Opening Schools in the Fall May Be a Mixed Bag
By: Jon Ratliff
Dr. P.J. Caposey, superintendent at CUSD 223 in Illinois, recently sent a Center for Disease Control graphic outlining the protocols for reopening schools in the fall, including social distancing, disinfecting, and daily checks for signs and symptoms of Covid-19. In a May blog post, Dr. Caposey shared initial comments from colleagues as they responded to the involved CDC protocols, including this one:
“I will see you in 2029.”
Dr. Caposey’s blog post highlights the possible reopening scenarios, ranging from opening schools at the beginning of the year to delaying the start of the school year. He believes the hybrid option, with a mix of online learning to students in the classroom, will have the greatest odds of success. The hybrid option helps districts instill confidence in parents, students and teachers. A Patron Insight white paper outlined the need for trust between school districts and the communities they serve. Foremost, districts must be concerned with the foundation of Maslow’s Hierarchy of Needs, safety and security before learning can take place.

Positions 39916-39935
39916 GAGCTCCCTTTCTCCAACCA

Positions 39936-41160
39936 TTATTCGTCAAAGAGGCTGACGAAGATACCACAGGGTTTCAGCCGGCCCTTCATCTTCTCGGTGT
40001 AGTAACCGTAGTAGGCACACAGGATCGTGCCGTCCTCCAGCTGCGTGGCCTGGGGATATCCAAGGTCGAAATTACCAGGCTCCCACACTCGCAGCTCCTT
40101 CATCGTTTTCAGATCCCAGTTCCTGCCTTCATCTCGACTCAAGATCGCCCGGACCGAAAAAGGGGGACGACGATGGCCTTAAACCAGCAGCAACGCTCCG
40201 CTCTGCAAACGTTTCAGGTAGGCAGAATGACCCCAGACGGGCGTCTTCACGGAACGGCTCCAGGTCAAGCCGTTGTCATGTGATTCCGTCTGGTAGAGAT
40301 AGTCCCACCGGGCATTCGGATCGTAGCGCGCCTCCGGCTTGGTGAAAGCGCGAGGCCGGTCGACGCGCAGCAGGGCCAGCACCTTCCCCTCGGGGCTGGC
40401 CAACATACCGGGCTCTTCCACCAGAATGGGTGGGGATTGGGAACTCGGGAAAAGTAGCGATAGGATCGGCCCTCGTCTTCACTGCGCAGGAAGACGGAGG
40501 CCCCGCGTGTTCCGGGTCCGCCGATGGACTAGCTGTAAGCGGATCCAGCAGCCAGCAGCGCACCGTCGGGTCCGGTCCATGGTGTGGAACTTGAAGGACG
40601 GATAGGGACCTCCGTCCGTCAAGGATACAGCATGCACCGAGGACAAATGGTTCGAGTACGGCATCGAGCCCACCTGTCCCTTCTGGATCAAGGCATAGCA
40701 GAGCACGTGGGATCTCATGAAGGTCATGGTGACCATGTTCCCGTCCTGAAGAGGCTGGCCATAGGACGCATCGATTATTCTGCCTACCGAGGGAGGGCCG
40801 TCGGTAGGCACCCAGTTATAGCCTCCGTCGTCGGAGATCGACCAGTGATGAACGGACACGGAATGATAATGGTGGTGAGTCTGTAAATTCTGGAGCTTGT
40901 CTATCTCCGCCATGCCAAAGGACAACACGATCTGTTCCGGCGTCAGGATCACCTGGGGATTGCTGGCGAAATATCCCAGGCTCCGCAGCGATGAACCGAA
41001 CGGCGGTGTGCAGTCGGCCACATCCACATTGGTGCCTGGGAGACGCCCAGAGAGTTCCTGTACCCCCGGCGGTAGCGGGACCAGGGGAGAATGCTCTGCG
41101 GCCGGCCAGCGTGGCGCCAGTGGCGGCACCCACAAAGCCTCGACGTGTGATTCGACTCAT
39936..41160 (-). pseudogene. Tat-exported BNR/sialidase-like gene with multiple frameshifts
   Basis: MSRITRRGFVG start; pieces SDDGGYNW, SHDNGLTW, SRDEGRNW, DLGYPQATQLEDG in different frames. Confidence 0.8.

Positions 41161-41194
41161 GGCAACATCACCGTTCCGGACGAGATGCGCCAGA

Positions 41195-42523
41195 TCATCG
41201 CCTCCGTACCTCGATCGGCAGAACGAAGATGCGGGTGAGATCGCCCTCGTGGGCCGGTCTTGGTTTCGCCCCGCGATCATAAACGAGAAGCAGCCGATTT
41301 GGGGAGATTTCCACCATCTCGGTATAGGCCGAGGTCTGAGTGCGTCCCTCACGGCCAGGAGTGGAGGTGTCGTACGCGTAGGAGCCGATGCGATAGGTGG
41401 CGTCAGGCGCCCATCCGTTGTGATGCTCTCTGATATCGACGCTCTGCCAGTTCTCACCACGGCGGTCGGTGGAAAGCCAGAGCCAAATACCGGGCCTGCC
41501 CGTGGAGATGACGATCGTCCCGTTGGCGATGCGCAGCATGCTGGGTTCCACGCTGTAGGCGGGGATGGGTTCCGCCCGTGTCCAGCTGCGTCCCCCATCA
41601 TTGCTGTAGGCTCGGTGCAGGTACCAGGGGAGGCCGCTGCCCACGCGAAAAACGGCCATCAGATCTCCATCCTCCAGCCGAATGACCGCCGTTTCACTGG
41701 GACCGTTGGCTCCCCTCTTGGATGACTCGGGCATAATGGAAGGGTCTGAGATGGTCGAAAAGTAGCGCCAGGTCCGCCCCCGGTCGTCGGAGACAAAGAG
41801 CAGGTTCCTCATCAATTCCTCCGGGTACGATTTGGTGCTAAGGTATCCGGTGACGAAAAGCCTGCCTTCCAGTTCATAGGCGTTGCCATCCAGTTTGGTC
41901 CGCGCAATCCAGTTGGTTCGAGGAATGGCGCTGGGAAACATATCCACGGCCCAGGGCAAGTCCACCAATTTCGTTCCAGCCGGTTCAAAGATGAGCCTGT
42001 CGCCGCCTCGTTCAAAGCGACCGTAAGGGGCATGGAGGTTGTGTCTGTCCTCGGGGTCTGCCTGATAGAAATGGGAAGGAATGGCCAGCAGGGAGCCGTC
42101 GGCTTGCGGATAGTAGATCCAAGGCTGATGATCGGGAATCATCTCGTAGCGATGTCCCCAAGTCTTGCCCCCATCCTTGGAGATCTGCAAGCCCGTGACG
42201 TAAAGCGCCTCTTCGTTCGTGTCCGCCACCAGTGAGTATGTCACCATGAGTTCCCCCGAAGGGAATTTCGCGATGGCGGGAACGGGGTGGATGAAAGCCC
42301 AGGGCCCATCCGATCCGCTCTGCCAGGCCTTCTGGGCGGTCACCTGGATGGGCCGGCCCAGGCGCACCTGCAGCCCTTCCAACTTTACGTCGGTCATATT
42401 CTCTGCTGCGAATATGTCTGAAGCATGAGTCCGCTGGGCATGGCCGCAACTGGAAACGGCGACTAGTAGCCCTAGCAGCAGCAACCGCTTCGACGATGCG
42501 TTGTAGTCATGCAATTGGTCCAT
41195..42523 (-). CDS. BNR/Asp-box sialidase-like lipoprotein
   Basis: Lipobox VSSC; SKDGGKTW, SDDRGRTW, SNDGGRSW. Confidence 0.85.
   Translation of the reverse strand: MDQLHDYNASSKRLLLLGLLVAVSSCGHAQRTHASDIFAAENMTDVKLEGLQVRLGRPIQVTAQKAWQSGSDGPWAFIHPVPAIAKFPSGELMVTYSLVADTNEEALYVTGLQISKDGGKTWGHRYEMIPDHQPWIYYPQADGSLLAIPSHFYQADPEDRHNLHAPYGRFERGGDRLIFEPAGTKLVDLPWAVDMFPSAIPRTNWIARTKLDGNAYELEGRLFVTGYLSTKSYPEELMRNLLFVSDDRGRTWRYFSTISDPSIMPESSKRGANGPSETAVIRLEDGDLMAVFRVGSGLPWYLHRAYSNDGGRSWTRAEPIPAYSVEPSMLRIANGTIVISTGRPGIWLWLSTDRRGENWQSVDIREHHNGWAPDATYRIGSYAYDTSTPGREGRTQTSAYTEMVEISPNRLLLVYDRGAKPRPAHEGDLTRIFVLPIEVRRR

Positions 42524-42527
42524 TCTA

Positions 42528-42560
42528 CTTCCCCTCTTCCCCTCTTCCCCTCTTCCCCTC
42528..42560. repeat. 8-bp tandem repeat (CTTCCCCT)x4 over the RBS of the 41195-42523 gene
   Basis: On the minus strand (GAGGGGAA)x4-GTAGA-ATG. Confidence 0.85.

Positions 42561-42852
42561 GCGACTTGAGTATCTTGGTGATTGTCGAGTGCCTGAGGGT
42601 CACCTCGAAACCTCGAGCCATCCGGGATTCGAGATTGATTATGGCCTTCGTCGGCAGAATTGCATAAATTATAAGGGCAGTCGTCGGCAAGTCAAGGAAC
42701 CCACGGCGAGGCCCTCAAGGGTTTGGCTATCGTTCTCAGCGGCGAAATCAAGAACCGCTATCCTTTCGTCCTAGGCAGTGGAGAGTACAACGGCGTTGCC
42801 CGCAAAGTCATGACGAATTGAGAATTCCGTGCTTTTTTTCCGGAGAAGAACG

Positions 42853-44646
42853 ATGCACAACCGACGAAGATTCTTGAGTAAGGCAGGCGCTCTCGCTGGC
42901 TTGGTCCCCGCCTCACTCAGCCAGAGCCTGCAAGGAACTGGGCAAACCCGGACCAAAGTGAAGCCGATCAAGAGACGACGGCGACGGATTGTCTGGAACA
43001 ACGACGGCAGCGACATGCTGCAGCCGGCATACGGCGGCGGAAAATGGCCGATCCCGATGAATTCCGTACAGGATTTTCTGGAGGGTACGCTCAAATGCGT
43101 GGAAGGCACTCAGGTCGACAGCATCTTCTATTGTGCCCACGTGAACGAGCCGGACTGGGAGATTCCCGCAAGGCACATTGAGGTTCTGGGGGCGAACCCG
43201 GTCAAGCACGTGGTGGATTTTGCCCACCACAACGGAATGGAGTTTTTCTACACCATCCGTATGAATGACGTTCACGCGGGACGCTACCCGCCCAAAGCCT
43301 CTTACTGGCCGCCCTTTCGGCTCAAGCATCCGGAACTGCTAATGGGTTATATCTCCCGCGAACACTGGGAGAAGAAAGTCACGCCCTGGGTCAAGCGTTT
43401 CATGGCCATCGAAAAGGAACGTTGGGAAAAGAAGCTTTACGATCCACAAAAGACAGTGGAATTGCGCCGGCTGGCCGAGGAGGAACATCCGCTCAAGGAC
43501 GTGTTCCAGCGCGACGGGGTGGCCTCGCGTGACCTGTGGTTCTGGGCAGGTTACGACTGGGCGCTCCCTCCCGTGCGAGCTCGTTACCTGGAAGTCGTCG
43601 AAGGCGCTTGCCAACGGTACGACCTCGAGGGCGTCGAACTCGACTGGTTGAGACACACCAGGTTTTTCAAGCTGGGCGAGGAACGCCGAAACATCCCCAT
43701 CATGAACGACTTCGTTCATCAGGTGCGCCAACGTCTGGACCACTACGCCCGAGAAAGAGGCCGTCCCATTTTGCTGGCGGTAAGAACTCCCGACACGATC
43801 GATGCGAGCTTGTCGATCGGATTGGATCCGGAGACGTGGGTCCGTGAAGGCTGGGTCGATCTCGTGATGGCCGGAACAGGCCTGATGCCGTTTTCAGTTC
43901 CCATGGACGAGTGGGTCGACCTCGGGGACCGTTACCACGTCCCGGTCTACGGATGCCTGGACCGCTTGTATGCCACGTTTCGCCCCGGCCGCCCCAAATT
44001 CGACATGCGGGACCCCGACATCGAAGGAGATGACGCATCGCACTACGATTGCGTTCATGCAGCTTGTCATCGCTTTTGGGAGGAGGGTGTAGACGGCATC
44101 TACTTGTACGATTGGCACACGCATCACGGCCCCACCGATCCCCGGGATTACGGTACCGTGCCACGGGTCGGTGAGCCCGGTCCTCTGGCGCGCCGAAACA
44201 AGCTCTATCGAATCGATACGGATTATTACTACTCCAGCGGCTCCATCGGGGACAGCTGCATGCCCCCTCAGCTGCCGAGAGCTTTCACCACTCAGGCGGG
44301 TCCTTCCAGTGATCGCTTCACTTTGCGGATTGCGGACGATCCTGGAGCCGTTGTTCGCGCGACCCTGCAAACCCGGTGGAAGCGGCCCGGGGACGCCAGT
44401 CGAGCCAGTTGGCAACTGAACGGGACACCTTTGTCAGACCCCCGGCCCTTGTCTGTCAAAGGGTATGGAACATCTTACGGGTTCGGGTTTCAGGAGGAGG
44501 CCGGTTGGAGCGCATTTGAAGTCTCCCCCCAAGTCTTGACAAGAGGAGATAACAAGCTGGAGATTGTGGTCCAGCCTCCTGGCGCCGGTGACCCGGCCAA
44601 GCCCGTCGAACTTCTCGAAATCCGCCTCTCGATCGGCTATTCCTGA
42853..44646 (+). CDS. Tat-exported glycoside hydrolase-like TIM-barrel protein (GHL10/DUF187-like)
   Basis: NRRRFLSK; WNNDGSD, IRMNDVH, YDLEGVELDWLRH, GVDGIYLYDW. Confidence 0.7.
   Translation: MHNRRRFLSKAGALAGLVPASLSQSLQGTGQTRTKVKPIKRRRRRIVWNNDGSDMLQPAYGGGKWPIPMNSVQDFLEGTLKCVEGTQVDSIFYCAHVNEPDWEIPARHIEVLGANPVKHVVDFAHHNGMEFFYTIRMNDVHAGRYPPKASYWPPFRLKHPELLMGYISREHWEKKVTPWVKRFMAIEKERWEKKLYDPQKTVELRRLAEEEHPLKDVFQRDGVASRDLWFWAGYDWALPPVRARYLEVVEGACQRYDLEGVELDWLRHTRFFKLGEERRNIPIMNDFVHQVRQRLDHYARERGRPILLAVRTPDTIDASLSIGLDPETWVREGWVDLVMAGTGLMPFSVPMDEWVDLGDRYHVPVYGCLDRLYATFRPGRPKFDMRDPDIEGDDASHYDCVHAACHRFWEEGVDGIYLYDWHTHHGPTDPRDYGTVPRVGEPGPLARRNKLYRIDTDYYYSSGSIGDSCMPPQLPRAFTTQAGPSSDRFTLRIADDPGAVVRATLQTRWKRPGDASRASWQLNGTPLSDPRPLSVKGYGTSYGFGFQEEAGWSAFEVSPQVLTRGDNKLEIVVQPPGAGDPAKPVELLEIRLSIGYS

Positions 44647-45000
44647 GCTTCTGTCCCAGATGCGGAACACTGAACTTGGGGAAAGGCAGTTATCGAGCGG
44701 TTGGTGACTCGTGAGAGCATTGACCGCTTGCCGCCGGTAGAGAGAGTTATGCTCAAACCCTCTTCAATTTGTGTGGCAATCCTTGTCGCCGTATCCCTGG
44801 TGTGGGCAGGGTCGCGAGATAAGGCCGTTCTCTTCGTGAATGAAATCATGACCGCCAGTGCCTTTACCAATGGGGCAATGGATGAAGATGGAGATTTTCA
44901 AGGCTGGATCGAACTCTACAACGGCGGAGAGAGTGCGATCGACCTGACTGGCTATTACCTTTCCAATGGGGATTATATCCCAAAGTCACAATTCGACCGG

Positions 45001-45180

In May, USA Today conducted a poll of 501 teachers and 403 parents and learned that one-in-five teachers are unlikely to return to their classrooms in the fall and 60 percent of parents would pursue online options rather than send their children back into the classroom. The hybrid model allows parents and students to have educational options and reduce health risks. Teachers and students who are at greater risk for Covid 19 can work remotely. Those risks underlying conditions such as heart or lung conditions, hypertension, and diabetes.
Other aspects of school procedures had to be revised, such as arrangements for food preparation and pickup, families had to figure out how to connect their children and teachers, and how to help with lessons. Using the hybrid model will help connect curricula, reduce the need for food pickup, and create opportunities to increase online participation.